harm” section of the charge, Plaintiff indicated that
his employer “discriminated against me due to my age
and disability” and “fostered an ongoing hostile
work environment where I was subjected to disparate treatment
and harassment because of my need for ongoing medical
treatment for a disability as defined by the ADA.”
Plaintiff also indicated that he had received accommodations
for his disability to perform clerical work, but then
“the Commissioner took away our accommodations and
required is to do manual labor, or face termination from
employment.” Id. These facts suggest that
Plaintiff intended to pursue a straightforward employment
also attached to his complaint a document entitled
“Description of Incidents, ” which details about
an on-the-job vehicle accident that occurred on December 10,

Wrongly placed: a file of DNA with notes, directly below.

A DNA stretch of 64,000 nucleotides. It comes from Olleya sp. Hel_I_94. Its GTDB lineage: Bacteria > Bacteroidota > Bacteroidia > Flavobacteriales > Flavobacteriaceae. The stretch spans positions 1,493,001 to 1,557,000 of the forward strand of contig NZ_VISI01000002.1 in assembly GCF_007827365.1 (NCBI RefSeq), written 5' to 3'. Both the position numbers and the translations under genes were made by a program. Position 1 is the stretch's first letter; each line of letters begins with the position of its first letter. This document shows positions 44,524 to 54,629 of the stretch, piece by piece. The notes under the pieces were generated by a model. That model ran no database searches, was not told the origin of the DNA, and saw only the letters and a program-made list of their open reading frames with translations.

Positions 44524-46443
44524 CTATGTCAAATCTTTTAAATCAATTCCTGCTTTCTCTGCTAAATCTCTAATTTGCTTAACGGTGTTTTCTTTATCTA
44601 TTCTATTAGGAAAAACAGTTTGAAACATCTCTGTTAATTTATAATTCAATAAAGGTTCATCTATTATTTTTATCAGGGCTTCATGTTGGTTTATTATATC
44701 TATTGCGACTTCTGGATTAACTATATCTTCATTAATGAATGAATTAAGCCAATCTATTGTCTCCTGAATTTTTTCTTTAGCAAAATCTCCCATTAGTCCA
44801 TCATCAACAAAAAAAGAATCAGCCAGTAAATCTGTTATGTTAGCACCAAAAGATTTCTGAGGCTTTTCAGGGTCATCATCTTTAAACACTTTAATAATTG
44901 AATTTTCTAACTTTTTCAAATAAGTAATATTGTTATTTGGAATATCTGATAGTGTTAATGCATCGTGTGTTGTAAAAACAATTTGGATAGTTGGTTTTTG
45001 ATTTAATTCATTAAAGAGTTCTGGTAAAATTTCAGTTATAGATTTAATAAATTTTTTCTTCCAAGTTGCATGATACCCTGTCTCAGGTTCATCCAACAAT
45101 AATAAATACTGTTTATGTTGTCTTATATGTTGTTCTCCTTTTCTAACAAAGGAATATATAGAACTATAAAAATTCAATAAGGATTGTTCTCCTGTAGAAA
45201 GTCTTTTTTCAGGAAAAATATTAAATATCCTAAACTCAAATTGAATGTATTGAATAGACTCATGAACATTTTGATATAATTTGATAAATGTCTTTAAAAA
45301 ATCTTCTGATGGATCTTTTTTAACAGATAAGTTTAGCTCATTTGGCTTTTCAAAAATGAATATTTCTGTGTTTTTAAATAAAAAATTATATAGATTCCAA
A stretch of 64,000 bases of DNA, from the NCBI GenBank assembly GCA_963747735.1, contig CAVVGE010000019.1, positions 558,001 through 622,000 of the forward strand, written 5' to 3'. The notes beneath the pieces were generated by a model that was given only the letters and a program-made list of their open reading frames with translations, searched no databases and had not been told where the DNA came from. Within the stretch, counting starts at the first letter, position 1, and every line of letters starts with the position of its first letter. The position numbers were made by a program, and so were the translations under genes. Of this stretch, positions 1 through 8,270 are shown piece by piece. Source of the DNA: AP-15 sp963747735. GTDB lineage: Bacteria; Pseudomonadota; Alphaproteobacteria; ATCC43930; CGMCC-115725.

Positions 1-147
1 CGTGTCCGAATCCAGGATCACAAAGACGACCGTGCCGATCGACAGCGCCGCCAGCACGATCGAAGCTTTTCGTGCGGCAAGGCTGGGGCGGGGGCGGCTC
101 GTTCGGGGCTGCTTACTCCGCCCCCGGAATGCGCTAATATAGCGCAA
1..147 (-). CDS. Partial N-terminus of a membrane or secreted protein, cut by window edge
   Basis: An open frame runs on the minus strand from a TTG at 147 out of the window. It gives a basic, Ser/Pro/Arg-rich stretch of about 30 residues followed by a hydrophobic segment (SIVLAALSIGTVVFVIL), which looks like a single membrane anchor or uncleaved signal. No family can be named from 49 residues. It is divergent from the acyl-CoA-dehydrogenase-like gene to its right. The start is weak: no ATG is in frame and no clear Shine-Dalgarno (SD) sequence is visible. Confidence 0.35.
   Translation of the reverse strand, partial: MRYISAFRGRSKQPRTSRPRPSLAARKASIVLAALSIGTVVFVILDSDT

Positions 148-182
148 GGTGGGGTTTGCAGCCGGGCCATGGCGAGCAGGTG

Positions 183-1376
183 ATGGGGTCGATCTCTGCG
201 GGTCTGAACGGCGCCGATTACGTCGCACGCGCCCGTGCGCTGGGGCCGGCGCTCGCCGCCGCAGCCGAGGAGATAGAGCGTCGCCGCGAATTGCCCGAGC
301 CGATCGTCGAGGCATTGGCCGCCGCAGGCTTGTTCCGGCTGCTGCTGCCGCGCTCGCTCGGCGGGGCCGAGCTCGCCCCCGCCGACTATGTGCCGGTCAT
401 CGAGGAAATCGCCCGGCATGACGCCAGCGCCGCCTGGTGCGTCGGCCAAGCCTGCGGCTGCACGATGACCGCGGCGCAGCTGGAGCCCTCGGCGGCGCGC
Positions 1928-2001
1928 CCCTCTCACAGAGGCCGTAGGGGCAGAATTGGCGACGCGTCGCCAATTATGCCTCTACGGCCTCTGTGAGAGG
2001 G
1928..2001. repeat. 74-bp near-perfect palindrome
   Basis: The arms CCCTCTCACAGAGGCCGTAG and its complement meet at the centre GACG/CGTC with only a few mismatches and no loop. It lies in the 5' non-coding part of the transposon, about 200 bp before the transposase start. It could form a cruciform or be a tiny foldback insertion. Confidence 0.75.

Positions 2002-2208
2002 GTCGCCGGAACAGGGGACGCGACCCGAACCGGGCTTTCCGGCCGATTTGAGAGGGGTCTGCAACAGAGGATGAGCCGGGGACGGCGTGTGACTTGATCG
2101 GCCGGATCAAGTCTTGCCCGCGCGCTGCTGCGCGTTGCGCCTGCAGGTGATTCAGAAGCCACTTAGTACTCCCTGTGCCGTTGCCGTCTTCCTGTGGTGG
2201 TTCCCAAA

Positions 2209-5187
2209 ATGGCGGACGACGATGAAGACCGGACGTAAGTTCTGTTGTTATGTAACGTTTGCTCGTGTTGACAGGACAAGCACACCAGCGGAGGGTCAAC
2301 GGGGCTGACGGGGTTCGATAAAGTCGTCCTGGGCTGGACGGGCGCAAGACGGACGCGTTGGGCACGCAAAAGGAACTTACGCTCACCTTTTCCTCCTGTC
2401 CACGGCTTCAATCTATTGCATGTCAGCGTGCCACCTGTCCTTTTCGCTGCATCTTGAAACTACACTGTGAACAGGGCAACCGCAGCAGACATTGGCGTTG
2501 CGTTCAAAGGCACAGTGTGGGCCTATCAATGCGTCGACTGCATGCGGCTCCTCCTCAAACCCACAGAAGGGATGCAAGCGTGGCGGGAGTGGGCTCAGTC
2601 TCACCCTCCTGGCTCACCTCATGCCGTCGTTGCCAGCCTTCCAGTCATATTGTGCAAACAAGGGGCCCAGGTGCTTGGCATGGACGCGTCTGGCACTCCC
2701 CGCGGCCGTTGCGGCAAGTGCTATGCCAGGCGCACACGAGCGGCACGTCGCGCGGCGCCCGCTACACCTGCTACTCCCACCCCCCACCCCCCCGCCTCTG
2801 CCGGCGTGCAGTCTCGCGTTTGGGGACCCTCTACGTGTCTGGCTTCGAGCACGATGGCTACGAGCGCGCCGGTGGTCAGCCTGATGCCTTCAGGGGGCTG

2012. In brief, Plaintiff alleges that he was fired after he
refused to lie and say that he was driving the city vehicle
at the time of the accident when, in fact, the driver was
Kenny Austin, the son of Alderman Carrie Austin. [28');">28], pp.
9-13. None of this has anything to do with a disability
discrimination claim, though the narrative does include a
sentence indicating that Plaintiff “[a]lso felt that
the city was retaliating against me due to a back injury case
in which I won my case and was [given] a settlement.”
Id., p. 11. Plaintiff's complaint also includes
a separate, handwritten sheet listing three paragraphs, two
of which relate to his back injury, and one of which relates
to alleged Shakman violations. See [28');">28], p. 14.